We’re pleased to share a blog report below from Stavros Michailos, Mohammed S. Ismail and Lin Ma of Energy 2050 at the University of Sheffield, on Lin’s Flexible Funding 2020 project, Evaluation of different CCUS systems based on the MCFC technology for decarbonising the power generation sector:
Carbon capture utilisation and storage (CCUS) is pivotal for delivering net-zero GHG emissions and strategically significant to the UK economy. The study details the performance of three CCUS systems based on MCFC via multiscale modelling, i.e. multiphysics modelling of the MCFC unit and process modelling. A distinct advantage of the MCFC over other CO2 capture technologies is that, instead of absorbing energy (electricity), it generates it. Mass and energy balances have been established in COMSOL Multiphysics® and Aspen Plus software. Based on the simulations, a levelised cost analysis has been undertaken to appraise the capture cost of the investigated technologies. The MCFC concentrates CO2 that can be stored or further utilised. Figure 1 is a visual representation of the scenarios examined in the study by means of simplified block flow diagrams (BFD).
Multiphysics model of MCFC
A two-dimensional MCFC multiphysics model has been created to inform the process model of the entire system. Figures 2 displays the profiles at a typical cell potential (0.7 V) for the temperature, CO2 concentration along the cathode channel and H2 concentration along the anode channel. The temperature is almost uniform across the various components of the fuel cell with slightly increased temperatures at the anode side of the fuel cell (Figure 1a). Figure 1b shows that the concentration of CO2 (mol/m³) expectedly decreases from the inlet to the outlet, with very low amount of CO2 at the cathode electrodes where the cathodic half reaction takes place. This observation also applies to H2 concentration in the anode side of the fuel cell (Figure 1c).
Figure 3 shows that the cell voltage and power density increase with increasing current density after 3500 A/m² (Figure 3(a-b)); this is attributed to the availability of amount of CO2 that is higher than that what is needed for the half reaction at the anode electrode. However, before 3500 A/m², the fuel cell performance appears to slightly improve with decreasing CO2 concentration; this seems to be due to availability of amount of oxygen that is substantially higher than what is needed to complete the half reaction at the cathode electrode. Evidently, the carbon capture factor, which is the ratio between the flow rate of CO2 concentrated at the anode and the flow rate of CO2 available in the flue gas, substantially decreases with increasing CO2 concentration in the flue gas.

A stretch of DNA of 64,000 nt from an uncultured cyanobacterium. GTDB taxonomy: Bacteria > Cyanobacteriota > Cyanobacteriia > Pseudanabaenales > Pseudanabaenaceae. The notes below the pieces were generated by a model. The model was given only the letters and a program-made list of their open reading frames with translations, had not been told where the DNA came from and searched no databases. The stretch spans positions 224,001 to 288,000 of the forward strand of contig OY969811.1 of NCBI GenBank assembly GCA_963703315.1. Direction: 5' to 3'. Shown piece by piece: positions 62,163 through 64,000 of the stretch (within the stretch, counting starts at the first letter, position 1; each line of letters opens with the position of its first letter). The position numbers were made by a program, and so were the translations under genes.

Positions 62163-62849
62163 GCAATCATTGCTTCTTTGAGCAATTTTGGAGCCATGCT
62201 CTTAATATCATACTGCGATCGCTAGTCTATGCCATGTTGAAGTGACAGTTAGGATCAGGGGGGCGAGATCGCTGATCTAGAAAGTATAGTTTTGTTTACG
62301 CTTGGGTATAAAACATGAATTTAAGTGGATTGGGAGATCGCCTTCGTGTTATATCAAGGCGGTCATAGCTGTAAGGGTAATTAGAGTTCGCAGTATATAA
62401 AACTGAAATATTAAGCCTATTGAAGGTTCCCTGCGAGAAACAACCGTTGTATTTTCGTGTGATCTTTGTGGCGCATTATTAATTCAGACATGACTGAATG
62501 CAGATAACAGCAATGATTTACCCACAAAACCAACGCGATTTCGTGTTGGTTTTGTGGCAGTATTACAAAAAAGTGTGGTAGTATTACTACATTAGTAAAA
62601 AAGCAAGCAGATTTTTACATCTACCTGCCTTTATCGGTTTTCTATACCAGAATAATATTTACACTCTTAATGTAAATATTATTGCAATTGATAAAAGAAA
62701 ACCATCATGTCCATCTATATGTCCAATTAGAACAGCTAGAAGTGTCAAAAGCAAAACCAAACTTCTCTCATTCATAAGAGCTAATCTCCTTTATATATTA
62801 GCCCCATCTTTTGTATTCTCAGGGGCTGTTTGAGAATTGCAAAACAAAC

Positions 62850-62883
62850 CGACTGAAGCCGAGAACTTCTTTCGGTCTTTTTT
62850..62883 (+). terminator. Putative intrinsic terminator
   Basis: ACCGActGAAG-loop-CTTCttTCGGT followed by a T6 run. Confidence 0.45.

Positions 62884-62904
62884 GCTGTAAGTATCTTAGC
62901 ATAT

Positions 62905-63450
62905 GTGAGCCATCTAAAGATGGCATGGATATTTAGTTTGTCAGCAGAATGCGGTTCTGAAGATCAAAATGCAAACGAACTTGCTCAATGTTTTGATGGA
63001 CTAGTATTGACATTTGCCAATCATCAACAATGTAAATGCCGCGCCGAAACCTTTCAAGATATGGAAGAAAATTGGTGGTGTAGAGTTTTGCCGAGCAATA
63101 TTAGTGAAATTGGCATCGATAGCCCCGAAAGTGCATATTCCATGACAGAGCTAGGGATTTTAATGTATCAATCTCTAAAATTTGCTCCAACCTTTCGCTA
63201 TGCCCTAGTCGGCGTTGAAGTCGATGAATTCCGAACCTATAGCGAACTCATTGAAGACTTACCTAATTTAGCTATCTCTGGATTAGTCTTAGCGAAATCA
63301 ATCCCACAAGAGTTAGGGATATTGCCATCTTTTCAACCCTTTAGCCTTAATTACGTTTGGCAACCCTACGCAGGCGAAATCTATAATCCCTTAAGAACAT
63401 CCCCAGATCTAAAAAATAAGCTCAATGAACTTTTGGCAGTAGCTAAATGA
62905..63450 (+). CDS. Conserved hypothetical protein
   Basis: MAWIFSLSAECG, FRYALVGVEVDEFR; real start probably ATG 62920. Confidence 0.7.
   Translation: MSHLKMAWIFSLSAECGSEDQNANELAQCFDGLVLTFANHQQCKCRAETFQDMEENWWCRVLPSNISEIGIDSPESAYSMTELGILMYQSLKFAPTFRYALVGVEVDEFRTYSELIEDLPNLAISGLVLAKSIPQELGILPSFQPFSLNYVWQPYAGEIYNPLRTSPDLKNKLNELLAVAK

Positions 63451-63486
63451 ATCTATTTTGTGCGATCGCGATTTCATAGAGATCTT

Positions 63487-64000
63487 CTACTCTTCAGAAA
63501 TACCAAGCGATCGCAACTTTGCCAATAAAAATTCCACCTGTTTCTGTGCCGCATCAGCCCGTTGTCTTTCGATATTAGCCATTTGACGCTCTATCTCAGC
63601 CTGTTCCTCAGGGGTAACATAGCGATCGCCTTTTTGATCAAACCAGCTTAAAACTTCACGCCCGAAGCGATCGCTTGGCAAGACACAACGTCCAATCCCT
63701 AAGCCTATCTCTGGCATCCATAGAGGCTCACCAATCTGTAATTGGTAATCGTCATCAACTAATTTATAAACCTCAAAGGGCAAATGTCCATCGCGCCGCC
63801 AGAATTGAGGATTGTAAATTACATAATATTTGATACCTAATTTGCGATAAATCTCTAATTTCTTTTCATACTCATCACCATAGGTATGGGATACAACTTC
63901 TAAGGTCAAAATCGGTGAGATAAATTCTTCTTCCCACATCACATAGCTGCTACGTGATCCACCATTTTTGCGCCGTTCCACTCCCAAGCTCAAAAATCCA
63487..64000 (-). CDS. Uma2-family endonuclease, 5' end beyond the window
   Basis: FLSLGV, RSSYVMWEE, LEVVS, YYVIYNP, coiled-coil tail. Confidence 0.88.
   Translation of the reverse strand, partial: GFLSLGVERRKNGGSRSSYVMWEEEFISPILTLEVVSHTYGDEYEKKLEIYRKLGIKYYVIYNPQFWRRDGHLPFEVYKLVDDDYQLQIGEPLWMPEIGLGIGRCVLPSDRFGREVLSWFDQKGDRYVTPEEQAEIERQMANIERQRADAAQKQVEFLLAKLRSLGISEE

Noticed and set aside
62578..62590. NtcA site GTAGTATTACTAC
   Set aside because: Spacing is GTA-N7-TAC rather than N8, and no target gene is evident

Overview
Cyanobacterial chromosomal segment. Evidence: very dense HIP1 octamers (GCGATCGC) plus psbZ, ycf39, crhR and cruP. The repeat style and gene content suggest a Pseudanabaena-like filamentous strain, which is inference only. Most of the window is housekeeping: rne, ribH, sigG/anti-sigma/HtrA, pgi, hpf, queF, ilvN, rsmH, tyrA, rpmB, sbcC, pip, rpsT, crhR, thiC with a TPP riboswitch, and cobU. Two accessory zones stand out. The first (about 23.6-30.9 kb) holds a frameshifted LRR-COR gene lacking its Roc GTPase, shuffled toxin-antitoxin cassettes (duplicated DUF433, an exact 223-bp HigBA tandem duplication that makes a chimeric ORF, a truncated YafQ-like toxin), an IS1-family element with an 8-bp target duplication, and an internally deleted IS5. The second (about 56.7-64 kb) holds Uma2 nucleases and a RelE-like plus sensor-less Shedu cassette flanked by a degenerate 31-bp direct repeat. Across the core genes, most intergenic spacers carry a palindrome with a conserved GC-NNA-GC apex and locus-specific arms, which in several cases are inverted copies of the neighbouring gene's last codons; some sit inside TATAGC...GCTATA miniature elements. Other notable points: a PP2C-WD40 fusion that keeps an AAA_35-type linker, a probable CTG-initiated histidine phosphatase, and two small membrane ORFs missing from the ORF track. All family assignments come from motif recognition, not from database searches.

Aspen Plus has been utilised to model the electrolyser and the Fischer-Tropsch (FT) plant. In particular, for the FT plant, CO2 and H2 are fed to a reverse water gas shift reactor to convert CO2 to CO. The produced syngas is sent to the FT reactor, which generates a mixture of light gases, syncrude oil and water. After proper separation a part of the unreacted gases and light hydrocarbons are sent to a CHP unit modelled as combined cycle turbine and the rest is recycled to the FT reactor. The syncrude oil is fractionated to naphtha, kerosene and diesel cuts. The CO2 that is not utilised is sent for compression and permanent storage. Figure 4 presents the basic mass balances of the Scenarios 2 and 3.
Conclusions and future work
The study revealed that MCFC is an interesting CO2 capture technology with prospects to play a role in the mid-term for decarbonising scenarios. The stand-alone case, i.e. scenario 1, with certain technology improvements can raise the competitiveness of the MCFC. The multiphysics model of the MCFC has been built and used to inform the process model on the amount of CO2 concentrated at the anode of the MCFC at a typical operating cell potential. The parametric study shows that the MCFC performance in terms of power density improves with decreasing temperature, increasing CO2 concentration in the flue gas and increasing H2 concentration in the fuel mixture. Conversely, the CO2 capture factor was found to increase with increasing operating temperature, decreasing CO2 concentration in the flue gas and decreasing H2 concentration in the fuel mixture. In the future, experimental testing of the MCFC in the Translational Energy Research Centre (TERC) will enable the improvement of the models developed in the current project.